Records of the Nagasaki bombing were intentionally suppressed and remain steeped in confusion, particularly regarding the flight path taken by Bockscar. What little we know of the flight path, is what can be deduced from the interviews with the crew and ground reports from observers in Japan. These are remarkably conflicting, with some eye-witness accounts pointing to a single plane appearing over Takashimamachi (island southwest of Nagasaki), others reporting seeing two planes flying over the Ariake Sea, and still others reporting a single plane approaching between Iwayasan (岩屋山) and Mt. Konpira (金比羅山).

At the outset, the mission's primary target was the military-industrial center of Kokura (situated here at the top of the map), but due to smoke and ash Bockscar was unable to get a clear line of sight. Instead, amidst radio silence, it redirected to the secondary target, Nagasaki. A manuscript line follows a course from Kokura south towards Nagasaki - generally following the double-track railroad - an easy line-of-sight navigational guide. It splits just above Hidelsu with one branch toward Sasebo and over the water and the other heading over the 'Kyūshū fighter fields' to Nagasaki. As is discussed later in this description, both courses were considered, but due to fuel concerns, the shorter overland route was chosen.
The Second Atomic Bombing: August 9, 1945, Nagasaki, Japan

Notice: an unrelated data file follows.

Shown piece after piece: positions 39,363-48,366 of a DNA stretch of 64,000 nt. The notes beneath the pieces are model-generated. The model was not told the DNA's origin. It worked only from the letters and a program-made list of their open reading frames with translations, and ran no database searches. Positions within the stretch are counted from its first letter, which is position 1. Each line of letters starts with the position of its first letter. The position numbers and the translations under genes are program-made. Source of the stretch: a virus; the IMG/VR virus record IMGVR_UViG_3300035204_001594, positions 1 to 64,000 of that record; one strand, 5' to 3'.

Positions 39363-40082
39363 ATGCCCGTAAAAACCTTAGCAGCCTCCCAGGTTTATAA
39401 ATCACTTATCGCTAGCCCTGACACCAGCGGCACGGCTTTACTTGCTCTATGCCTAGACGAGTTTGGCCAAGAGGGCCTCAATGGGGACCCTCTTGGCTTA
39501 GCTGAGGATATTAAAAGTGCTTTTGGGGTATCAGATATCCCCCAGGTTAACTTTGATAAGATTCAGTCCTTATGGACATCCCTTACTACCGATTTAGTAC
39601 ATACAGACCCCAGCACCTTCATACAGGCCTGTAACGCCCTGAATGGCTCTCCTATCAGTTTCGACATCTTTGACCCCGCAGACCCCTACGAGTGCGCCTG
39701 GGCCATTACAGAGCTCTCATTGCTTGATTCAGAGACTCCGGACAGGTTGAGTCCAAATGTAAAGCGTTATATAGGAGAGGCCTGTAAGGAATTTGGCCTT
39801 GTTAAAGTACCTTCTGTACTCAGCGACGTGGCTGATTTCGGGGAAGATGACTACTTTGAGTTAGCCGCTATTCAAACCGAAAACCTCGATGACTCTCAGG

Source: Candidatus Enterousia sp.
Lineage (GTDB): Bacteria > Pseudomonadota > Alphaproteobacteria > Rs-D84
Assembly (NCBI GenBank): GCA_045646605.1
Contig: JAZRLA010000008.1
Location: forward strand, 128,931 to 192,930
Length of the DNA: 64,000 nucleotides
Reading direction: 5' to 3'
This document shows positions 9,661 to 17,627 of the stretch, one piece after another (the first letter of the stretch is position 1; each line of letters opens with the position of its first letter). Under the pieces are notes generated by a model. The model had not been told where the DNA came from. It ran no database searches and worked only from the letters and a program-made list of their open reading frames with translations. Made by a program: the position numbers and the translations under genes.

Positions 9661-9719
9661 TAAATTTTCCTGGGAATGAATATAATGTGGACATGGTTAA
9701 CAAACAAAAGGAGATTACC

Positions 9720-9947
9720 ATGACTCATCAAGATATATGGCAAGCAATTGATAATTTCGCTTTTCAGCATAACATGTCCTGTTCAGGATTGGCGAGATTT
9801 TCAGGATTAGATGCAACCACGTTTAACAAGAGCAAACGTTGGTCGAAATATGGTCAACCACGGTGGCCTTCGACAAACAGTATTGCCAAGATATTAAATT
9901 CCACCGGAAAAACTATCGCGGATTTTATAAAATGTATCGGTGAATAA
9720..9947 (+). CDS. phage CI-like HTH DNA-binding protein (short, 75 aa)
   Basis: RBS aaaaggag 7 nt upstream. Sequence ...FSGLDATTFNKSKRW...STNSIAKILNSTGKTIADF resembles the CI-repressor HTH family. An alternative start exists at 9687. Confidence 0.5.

While the first atomic bombing, Hiroshima (August 6, 1945), proceeded without incident, the mission that bombed Nagasaki was plagued by mishaps. Originally planned for August 11, the mission was moved up to August 9 due to reports of an incoming typhoon. This sped up timeline can be blamed for some but not all of the mission's problems.

Both the Hiroshima bomb, 'Little Boy', and the Nagasaki bomb, 'Fat Man', were sent partially assembled to a U.S. airbase on Tinian Island, Marianas, where scientists reassembled the bombs on site. When assembling Fat Man, several key parts were installed incorrectly and so these parts had to be replaced before the mission. This work was finished only hours before Bockscar (an Army B-29 Superfortress) was scheduled to take off.

During the preflight briefing, Bockscar's normal pilot was replaced by one of Colonel Paul Tibbet's friends, Major Charles W. Sweeney - with the idea that he would receive 'everlasting glory'. Though competent, Sweeney was a less field-experienced pilot than the original pilot. Next, during Bockscar's preflight checks, the fuel pump on the reserve tank proved faulty. Even on a normal mission, without an atomic bomb, a faulty fuel pump would have been sufficient to cancel. Nonetheless, command chose to proceed without access to the reserve fuel. Bockscar took off for Japan, followed by two B-29s, The Great Artiste, carrying blast measurement instruments, and Big Stink, carrying photographic equipment. The three aircraft were supposed to connect over Yakushima, but Big Stink, flying too high, missed the rendezvous. Sweeney and Bockscar waited 45 minutes for Big Stink, instead of the ordered 15, leading to a further fuel shortage.